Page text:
Reflection 8 Professional Identity and Ethical Practice

Reflection 8 Professional Identity and Ethical Practice


Reflection 8 – Professional Identity and Ethical Practice

Professional Counseling in a Diverse Society

Chapter 18 Pope & Vasquez, 2010

Chapter 3 RemleyHerlihy, 2014

Javier D. Ley

Mississippi College, Clinton, Mississippi

November 2, 2013

Reflection Eight

These chapters centered on ethics in counseling in a culturally diverse society. This cultural diversity can include differences due to race, ethnicity, gender, sex, age, religion, spirituality, mental and physical ability, sexual orientation, and socioeconomic class. From the chapters, two relevant issues called my attention. The first issue is the balance between cultural knowledge of a specific group and the inclination to stereotype group members based on that same knowledge. The second issue is the different levels of competence that a counselor must prepare on to be competent at a multi-cultural level.

In regards to the first issue, finding this balance seems an essential aspect of counseling for a diverse society. On the one hand, knowledge of specific group characteristics is necessary for a counselor to understand cultural factors that can influence a counseling process. On the other hand, these common group characteristics need not be a must reality for all members of this particular group. Counselors also need to understand the personal values and beliefs of the individual person beyond physical characteristics of group belonging. The fact that a person looks a certain way does not mean the person embraces the characteristics of that particular group.

The second issue that called my attention from these chapters was the different levels of competence required to become competent as a multi-cultural counselor. There is knowledge based competence as an initial must know. In this sense, knowledge of group cultural characteristics as well as skills specific to certain cultures is required. There is also competence based on self-awareness of own values and beliefs regarding your own cultural influences at different levels and values and beliefs regarding other cultures different than your own. Finally, an important component of counselor competence that called my attention was emotional competence, a concept also related to self-awareness. This has to do with the counselor’s emotional responses to people and situations particular to a certain culture or even to a different person with different values.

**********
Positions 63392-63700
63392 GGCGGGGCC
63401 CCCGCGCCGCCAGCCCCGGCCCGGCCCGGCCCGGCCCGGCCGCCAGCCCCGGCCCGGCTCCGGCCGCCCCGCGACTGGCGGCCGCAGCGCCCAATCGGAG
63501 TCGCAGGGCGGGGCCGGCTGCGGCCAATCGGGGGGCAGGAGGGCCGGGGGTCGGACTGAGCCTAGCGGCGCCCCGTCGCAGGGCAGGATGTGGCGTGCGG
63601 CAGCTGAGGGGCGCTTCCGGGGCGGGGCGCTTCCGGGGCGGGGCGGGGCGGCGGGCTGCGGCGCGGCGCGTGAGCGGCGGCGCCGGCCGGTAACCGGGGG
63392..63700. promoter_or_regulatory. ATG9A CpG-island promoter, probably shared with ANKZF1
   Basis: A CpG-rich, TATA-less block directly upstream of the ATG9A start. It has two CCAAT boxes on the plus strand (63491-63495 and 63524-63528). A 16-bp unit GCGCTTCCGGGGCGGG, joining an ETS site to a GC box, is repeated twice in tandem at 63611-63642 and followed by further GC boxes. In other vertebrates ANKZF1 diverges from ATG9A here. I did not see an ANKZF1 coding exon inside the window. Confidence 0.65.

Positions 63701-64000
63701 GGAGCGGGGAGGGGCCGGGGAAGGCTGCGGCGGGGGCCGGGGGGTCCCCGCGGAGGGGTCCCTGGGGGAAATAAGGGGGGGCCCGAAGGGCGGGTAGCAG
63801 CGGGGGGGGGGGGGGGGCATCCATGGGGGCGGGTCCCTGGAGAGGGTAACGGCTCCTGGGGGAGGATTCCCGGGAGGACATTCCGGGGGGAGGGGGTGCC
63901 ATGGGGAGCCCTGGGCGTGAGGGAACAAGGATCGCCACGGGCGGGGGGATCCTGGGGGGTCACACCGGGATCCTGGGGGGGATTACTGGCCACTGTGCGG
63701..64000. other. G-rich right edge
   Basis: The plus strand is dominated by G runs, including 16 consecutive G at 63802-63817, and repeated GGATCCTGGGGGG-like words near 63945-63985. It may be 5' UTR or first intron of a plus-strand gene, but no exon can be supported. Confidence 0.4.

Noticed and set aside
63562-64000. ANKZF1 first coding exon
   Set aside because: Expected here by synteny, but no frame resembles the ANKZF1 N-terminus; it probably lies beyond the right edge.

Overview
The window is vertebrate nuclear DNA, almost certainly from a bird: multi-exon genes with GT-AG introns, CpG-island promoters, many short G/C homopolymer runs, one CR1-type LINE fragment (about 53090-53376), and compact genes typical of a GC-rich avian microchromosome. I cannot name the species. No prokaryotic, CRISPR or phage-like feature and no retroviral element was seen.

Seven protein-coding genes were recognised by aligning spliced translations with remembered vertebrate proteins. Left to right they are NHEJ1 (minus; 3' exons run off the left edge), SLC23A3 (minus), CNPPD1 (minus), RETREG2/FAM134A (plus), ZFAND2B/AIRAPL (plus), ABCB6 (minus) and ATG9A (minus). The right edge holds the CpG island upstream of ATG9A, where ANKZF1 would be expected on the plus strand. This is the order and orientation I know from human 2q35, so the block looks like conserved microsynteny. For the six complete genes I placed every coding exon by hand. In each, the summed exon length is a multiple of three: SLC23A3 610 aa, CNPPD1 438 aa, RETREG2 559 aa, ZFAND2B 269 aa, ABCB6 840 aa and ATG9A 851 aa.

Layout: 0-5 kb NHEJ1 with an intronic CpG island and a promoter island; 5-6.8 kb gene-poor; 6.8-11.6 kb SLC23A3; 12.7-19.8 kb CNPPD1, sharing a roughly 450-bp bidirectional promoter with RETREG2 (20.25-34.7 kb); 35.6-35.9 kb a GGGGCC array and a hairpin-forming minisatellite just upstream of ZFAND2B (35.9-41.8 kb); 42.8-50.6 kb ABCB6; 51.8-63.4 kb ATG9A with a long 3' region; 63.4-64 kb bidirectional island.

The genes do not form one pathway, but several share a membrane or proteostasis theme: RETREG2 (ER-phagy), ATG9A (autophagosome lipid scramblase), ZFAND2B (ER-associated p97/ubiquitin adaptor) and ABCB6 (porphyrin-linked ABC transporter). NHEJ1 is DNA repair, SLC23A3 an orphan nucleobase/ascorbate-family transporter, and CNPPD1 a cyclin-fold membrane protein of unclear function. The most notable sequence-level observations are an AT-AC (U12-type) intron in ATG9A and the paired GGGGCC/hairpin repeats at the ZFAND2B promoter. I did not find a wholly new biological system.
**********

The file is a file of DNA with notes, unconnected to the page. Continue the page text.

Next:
As for my own experience, counseling for a diverse society has mostly centered on differences due to socioeconomic differences, sexual orientation, gender, and age. I have less experience with different cultures due to race and ethnicity, since Nicaragua is not as culturally diversified in these aspects as the United States. Even so, the relevant end aspects in becoming more competent in multi-cultural counseling are the willingness to learn more and to acquire additional functions such as advocacy change agents and community involvement.


Pope, K.Vasquez, M. (2010).Ethics in Psychotherapy and Counseling.John Wiley & Sons,

Inc., Hoboken, New Jersey.

Remley, T. & Herlihy, B. (2014).Ethical, legal, and professional issues in counseling. Upper

Saddle River, NJ: Pearson.